When leading bedding specialist Mattress Firm (NASDAQ:MFRM) announced last month that it would be buying the second-biggest player, Sleepy's, for $780 million, creating a company that would dwarf the rest of the industry combined, there seemed to be a collective yawn that it would trigger a response from regulators.
Where antitrust regulators had just put the kibosh on the merger of Staples and Office Depot and have promised to give close scrutiny to Anheuser-Busch InBev's proposed merger with SABMiller, there seems to be a decided lack of interest in the making of a massive bedding behemoth.
Yet there are similarities in all three situations that might have some wondering why. In the case of the office-supply retailers, you have them proposing to join together to create the last remaining national retail chain, but the Justice Department just announced that it will sue Staples and Office Depot over the deal because of its potential anticompetitive effects.
In regard to the Big Beer tie-up, it aims to create a brewer that will own 90% of the U.S. beer market and significant percentages elsewhere around the globe, and the mashup is currently subject to congressional hearings on its impact, with trade regulators promising to give it even closer scrutiny.
Yet that's not the vibe we're getting from Mattress Firm's buying Sleepy's parent company, HMK Mattress Holdings, and creating a specialty bedding beast with more than $3.6 billion in revenues generated through 3,500 stores in 48 states. By Mattress Firm's own calculations, the new, bigger company will be two-thirds as large as the rest of the industry combined.
And while the deal will be reviewed by the FTC and must still allow the mandatory antitrust waiting period to expire before the transaction closes, no one anticipates any problems. Is it that bedding is just, well, too sleepy of an industry to bother about?
Not really. While bedding is a low-profile business and there are many similarities in the coming industry concentration, there are important differences, too.
Tossing and turning
Staples and Office Depot do face stiff competition for pens, paper clips, and printer ink from the likes of Amazon.com and Wal-Mart, as well as numerous small, regional office-supply retailers, and Anheuser-Busch and Miller must compete against literally thousands of small craft brewers, a segment that's growing while mass beer brewing is declining. But the regulators have other concerns, too.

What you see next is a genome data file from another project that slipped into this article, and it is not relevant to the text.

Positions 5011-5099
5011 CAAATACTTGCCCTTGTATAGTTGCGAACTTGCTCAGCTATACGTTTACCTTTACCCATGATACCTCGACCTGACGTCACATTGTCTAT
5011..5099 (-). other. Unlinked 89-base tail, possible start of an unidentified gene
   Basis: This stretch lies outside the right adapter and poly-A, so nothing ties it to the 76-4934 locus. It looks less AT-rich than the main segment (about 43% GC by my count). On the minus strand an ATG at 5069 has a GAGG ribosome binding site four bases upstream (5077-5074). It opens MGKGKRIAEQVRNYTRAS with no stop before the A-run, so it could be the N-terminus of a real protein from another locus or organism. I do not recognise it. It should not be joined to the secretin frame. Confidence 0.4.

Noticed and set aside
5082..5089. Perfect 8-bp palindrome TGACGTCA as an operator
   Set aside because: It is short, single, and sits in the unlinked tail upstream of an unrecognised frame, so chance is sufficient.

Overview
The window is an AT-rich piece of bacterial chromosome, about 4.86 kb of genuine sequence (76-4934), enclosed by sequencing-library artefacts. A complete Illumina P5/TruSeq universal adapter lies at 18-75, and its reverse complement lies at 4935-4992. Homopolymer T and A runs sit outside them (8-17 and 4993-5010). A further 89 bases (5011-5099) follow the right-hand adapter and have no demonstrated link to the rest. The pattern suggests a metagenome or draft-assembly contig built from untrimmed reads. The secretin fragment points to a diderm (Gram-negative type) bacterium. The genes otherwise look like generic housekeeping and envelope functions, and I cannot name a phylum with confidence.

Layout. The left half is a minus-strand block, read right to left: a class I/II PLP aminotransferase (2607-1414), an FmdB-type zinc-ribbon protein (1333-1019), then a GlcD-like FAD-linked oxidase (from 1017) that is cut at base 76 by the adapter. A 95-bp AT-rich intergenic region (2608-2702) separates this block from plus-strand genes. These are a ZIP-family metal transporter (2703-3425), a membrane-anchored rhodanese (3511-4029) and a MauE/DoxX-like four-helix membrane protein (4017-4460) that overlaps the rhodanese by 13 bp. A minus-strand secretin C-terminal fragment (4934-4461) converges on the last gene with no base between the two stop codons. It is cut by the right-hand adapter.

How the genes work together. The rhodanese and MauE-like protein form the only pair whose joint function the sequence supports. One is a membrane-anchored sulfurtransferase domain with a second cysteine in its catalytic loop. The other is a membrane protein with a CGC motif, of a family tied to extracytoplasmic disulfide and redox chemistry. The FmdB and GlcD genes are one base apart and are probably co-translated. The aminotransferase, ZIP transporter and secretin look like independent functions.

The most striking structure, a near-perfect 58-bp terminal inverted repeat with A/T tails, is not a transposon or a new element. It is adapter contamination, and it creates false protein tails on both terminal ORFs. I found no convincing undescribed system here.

It's not the office-supply stores themselves that worry regulators, but rather their control of the commercial contract market, for which there is significantly much less competition, and where both Staples and Office Depot realize about 40% of their revenues.
In the case of the brewers, the concern is how easily they can crowd out competition and thwart the emergence of rivals such as the burgeoning craft-beer market, which is why the two have proactively announced that they'll be divesting some important assets, such as the MillerCoors joint venture.
In the bedding industry, being the "largest, border-to-border and coast-to-coast, multi-brand retail stores and distribution network" is all relative, with the emphasis being on multi-brand. Select Comfort (NASDAQ: SCSS), which sells the Sleep Number bed, is a national retailer, but it only sells its specialized adjustable mattresses. Similarly, No. 3 America's Mattress is primarily a national network of bedding stores that sell the Serta brand, though it does also offer Tempur-Pedic memory-foam mattresses.
A wide field
Bedding, then, is a highly fragmented business, even after this acquisition, with most mattresses being sold in specialty stores, independent chains, and mom-and-pop outlets. They're also widely available in department stores and big-box warehouse clubs too. There's just not the same fear that Mattress Firm will be able to affect pricing or competition all that much. While the bedding leader will be orders of magnitude larger than Select Comfort, it will still control just 21% of the bedding market.
The mattress company has been on a growth-by-acquisition roll for several years, buying up a number of smaller players, including last year's $425 million acquisition of Sleep Train. Yet organic growth has been hard to come by, and Mattress Firm's stock is still almost 30% below the highs it hit a year ago, in part, no doubt, because buying bedding is typically a once-in-a-decade event.
But there is something to be said for buying into a sleepy, almost boring business, and while acquisitions like those Mattress Firm is making can cause sleepless nights as the vaunted synergies that are touted could fail to materialize, investors may very well end up counting profits instead of sheep by the creation of this national bedding retailer.